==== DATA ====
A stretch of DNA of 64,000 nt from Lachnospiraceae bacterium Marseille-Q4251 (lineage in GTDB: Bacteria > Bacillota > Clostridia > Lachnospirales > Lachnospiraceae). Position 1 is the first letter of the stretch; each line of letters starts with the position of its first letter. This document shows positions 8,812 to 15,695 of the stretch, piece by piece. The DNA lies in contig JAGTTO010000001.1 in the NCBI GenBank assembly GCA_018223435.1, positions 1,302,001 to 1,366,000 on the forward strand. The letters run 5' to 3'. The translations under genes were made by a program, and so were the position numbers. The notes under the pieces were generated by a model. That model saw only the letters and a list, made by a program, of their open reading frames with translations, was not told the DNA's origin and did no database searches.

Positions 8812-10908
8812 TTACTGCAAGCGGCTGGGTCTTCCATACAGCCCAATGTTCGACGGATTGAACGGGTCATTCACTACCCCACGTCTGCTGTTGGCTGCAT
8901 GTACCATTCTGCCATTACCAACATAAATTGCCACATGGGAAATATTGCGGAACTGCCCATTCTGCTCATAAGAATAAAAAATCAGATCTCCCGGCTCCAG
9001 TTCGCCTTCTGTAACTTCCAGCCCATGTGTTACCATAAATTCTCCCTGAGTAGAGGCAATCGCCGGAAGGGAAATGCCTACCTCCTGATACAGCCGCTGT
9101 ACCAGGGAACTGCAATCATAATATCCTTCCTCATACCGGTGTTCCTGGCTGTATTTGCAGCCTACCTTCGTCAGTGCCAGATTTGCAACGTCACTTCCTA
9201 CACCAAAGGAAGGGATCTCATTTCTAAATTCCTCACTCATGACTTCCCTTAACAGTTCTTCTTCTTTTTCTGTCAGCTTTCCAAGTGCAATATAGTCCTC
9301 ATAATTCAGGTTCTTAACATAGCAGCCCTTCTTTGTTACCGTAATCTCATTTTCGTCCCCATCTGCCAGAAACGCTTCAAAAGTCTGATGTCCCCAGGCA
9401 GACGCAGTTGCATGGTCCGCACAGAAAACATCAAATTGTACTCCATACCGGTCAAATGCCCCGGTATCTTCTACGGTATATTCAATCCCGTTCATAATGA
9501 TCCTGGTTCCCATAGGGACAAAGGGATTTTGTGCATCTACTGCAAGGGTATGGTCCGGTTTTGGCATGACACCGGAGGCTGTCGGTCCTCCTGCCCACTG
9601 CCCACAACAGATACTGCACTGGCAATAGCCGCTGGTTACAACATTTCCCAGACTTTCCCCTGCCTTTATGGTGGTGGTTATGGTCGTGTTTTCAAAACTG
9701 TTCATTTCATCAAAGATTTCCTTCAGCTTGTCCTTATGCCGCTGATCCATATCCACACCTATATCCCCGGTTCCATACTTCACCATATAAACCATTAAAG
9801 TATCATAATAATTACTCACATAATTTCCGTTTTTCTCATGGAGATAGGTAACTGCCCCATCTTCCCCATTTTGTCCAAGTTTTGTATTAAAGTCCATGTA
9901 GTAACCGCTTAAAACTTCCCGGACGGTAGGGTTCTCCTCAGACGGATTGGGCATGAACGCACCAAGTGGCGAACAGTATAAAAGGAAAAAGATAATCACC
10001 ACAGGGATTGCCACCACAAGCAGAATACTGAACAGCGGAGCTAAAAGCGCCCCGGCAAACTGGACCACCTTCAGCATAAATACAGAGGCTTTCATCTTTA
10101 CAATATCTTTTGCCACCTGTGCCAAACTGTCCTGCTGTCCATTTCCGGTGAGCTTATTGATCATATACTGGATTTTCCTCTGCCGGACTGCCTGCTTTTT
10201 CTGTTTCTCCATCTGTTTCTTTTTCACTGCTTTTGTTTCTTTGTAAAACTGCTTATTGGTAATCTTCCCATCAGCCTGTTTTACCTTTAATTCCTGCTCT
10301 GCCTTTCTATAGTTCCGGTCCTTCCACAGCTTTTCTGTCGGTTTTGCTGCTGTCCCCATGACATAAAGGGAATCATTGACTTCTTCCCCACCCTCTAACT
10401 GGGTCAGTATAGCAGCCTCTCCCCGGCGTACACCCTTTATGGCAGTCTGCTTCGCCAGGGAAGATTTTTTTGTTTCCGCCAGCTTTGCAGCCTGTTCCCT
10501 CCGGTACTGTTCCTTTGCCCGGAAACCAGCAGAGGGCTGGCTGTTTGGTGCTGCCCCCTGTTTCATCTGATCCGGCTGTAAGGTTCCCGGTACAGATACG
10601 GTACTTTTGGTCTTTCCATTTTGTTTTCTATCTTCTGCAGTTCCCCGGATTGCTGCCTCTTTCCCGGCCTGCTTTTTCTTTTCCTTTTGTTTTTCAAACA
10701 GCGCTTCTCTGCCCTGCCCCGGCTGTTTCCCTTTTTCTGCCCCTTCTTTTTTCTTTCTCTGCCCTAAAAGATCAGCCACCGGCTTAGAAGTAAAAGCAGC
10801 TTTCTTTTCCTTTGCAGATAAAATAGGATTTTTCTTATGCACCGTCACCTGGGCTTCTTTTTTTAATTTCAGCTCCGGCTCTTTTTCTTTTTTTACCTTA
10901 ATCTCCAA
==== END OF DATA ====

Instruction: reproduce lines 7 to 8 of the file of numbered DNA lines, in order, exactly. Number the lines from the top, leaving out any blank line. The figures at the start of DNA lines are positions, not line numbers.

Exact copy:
9201 CACCAAAGGAAGGGATCTCATTTCTAAATTCCTCACTCATGACTTCCCTTAACAGTTCTTCTTCTTTTTCTGTCAGCTTTCCAAGTGCAATATAGTCCTC
9301 ATAATTCAGGTTCTTAACATAGCAGCCCTTCTTTGTTACCGTAATCTCATTTTCGTCCCCATCTGCCAGAAACGCTTCAAAAGTCTGATGTCCCCAGGCA